Renowned jazz pianist becomes Music Department’s visiting scholar

Peter Martin has two passions in life — music and basketball— but said he has the talent for only one.

 Martin, who has toured playing piano across the U.S. and all five continents, will be SIUE’s visiting scholar for the Music Department starting this week. Martin will be teaching seminars for all music students including jazz piano and will be working with the graduate student Jazz Combo.

Peter Martin. photo courtesy of SIUE Music Department

 “I love to teach and I’m very excited that I’ll be working with them at least once a week,” he said. “I want to impart my passion for this music onto them, and teach them certain tricks of the trade that they don’t know about. But mainly I want them to learn my passion of the music. ”

Martin said he’ll be teaching the classes in a very interactive way as opposed to mostly lecture. Improvisation is best learned while playing, he said, and he will be playing along with the jazz students to aid them while playing without sheets of music in front of them.

 Professor of Music and Head of the department’s Guitar Program, Rick Haydon said he called upon Martin to come teach after a recent faculty opening. They had been exchanging ideas back and forth for some time about how Martin could come and teach the music students.

 “Peter was the first person I thought of to invite,” Haydon said. “We’re extremely lucky to have a guy of his caliber here. He’s a great fit and the timing is perfect.”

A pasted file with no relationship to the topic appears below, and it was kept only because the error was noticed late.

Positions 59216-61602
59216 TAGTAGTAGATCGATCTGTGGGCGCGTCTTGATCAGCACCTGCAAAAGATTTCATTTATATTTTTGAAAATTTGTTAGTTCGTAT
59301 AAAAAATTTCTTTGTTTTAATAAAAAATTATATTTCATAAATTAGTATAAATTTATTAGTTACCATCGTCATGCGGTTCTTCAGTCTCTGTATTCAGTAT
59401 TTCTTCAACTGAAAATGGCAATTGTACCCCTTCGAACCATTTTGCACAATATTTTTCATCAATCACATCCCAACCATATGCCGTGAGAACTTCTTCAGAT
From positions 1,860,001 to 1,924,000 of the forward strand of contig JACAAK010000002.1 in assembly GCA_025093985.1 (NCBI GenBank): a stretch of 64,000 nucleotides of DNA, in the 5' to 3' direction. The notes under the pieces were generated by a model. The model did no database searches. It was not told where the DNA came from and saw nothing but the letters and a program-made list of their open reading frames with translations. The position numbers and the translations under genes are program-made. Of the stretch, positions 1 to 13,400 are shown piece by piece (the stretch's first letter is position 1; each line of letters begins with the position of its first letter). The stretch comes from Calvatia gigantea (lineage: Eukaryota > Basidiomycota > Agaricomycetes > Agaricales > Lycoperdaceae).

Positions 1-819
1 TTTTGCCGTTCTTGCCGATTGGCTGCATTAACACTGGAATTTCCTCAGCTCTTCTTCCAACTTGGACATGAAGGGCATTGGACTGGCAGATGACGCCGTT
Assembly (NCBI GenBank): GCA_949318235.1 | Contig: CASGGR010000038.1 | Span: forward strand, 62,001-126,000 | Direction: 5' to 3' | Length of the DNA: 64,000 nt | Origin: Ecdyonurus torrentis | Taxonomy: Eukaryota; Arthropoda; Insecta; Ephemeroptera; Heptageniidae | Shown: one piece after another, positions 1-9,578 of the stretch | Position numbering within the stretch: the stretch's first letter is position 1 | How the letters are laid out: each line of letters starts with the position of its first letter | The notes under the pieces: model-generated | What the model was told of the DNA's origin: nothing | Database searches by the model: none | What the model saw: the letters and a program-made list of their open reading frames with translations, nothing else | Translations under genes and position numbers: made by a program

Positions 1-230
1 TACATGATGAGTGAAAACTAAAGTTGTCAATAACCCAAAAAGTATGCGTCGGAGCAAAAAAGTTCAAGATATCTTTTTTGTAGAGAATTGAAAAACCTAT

Martin, no stranger to the St. Louis area, grew up and graduated high school in University City, Mo. He also visited the SIUE campus a few times with his mother while she took music lessons.

 Martin said music was always a part of his household while growing up. His mother favored the viola, his father the violin, and his sister played piano.

 He said he became fascinated with the piano because of its possibilities and started playing it at the age of three.

 Now Martin has developed his passion into a career and in January, played with a select group of American jazz musicians at the White House State Dinner for President and Mrs. Obama to welcome China’s president.

 “Playing at the White House was one of the highlights for me personally and for my career,” he said. “It was really a great honor and I thought, ‘If nothing else happens for me in my career, I’m good now.’”

 Martin has also toured and recorded with artists such as Dianne Reeves, Chris Botti and Betty Carter. He was named Best Jazz Artist of 2010 by the RiverFront Times and currently holds a jazz concert series at the Sheldon Concert Hall.

 Aside from Martin’s accomplishment’s, he said he still maintains the mentality of a student and encourages all students of music to be the same.

 “This is not like becoming a doctor or a lawyer and you go to school and someone hands you a piece of paper after passing your tests,” he said. “That’s not the way artistic endeavors work. You do get a piece of paper, but you’re tested every time you get up to perform. You haven’t achieved anything yet with just the degree.”

 Martin said he wants music students to continue developing their passion for music and never give up the learning process no matter how much they’ve achieved.

 “Don’t stop there, you have to want to do this,” he said. “You have to want to go to the next level to get there.”  


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